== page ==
Workers in U.S. Face Stagnant Incomes and Cooling Job Prospects

Photograph by Victor J. Blue/Bloomberg

Shoppers at a Costco Wholesale Corp. warehouse in New York.

As if the sluggish job market weren’t bad enough, Americans have one more thing to worry about: stagnant wages.

Average hourly earnings barely budged in August compared to July and rose just 1.7 percent from a year ago, matching the smallest gain since records began in 2007. Those figures came in last week’s Labor Department report, which showed employers added 96,000 workers to their payrolls in August, down from 141,000 in July.

“Real wages are going nowhere  something between nowhere and down — depending on what occupation you are in,” Alan Blinder, a Princeton University economist and former Fed vice chairman, said in an interview after the report.

The news is discouraging for consumers already coping with the highest gasoline prices in four months. Grocery bills may also start to rise as the worst drought in half a century ravages crops.

With unemployment clocking 8.1 percent in August, workers have little leverage to bargain for higher wages. Longer shifts, which mean extra pay, aren’t something workers can count on either, last week’s figures showed. The average workweek held at 34.4 hours in August after being revised down in July.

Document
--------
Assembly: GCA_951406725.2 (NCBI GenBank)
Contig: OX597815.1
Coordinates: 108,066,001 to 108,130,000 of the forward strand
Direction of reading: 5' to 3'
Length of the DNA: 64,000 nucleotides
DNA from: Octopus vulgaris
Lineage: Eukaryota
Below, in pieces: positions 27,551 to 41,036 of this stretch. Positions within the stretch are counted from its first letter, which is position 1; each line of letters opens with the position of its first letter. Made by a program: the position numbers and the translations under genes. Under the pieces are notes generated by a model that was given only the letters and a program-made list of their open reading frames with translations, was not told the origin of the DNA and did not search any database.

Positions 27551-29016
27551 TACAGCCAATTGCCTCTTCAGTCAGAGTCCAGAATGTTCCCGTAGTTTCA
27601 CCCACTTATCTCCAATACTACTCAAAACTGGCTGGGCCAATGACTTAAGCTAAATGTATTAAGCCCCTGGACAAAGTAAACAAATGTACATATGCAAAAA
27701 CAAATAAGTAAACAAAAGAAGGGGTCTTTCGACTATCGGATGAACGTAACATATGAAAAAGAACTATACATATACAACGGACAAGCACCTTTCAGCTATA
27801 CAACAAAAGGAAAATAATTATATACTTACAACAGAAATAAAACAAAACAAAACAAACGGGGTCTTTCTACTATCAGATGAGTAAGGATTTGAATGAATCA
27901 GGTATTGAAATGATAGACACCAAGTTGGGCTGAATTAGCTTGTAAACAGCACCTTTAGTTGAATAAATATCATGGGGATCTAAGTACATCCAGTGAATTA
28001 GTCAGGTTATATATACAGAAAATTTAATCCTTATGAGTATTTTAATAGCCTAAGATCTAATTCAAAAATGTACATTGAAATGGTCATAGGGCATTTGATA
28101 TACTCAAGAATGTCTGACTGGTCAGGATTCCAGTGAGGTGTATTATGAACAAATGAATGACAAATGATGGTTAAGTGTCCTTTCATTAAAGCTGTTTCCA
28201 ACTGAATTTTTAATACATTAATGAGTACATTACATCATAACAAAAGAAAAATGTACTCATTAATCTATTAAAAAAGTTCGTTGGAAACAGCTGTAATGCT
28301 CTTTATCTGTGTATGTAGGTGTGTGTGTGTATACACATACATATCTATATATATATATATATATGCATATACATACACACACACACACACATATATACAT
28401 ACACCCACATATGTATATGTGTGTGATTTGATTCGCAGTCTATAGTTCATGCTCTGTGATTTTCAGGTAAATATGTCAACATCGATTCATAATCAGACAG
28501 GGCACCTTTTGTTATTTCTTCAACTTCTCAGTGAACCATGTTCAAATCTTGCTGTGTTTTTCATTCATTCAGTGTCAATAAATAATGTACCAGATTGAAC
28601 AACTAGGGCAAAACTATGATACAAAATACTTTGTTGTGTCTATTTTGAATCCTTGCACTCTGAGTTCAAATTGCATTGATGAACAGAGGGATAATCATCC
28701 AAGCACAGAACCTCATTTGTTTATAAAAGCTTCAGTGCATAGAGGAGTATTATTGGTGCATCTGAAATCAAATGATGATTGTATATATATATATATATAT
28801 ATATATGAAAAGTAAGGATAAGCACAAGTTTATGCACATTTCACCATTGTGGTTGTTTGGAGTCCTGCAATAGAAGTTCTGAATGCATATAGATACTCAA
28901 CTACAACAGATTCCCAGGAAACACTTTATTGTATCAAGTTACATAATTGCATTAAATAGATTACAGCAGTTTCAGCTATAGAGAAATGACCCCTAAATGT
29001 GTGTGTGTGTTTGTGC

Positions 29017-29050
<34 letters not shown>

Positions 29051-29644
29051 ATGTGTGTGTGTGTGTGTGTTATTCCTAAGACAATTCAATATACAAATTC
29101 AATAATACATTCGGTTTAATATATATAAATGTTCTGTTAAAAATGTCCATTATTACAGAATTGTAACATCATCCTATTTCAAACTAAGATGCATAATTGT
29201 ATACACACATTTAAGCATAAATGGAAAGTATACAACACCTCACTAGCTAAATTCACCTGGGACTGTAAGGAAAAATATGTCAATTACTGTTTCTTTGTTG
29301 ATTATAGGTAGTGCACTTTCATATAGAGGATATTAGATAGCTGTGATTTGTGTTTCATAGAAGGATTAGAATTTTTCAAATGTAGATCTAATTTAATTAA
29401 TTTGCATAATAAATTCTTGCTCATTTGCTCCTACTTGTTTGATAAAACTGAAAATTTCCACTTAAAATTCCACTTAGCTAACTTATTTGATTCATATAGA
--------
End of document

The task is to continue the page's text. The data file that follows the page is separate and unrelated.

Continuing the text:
Businesses may remain cautious about hiring or adding shifts. Demand for their products is cooling overseas, and at home, tax increases and spending cuts will go into effect automatically at the end of the year unless Congress acts, threatening to pitch the economy into another recession.

All of this adds up to a drag on consumer purchases, which make up about 70 percent of the economy. Federal Reserve policy makers, meeting this week to consider whether further stimulus is needed to shore up growth, are bound to take note, said Michael Feroli, chief U.S. economist at JPMorgan Chase & Co.

“It leaves the economy in this place we’ve been at over much of the past three years, which is growing, but at a very disappointingly slow pace,” said New York-based Feroli, a former economist for the Fed. The latest data on jobs and wages “pretty strongly seals the deal for more action by the Fed.”

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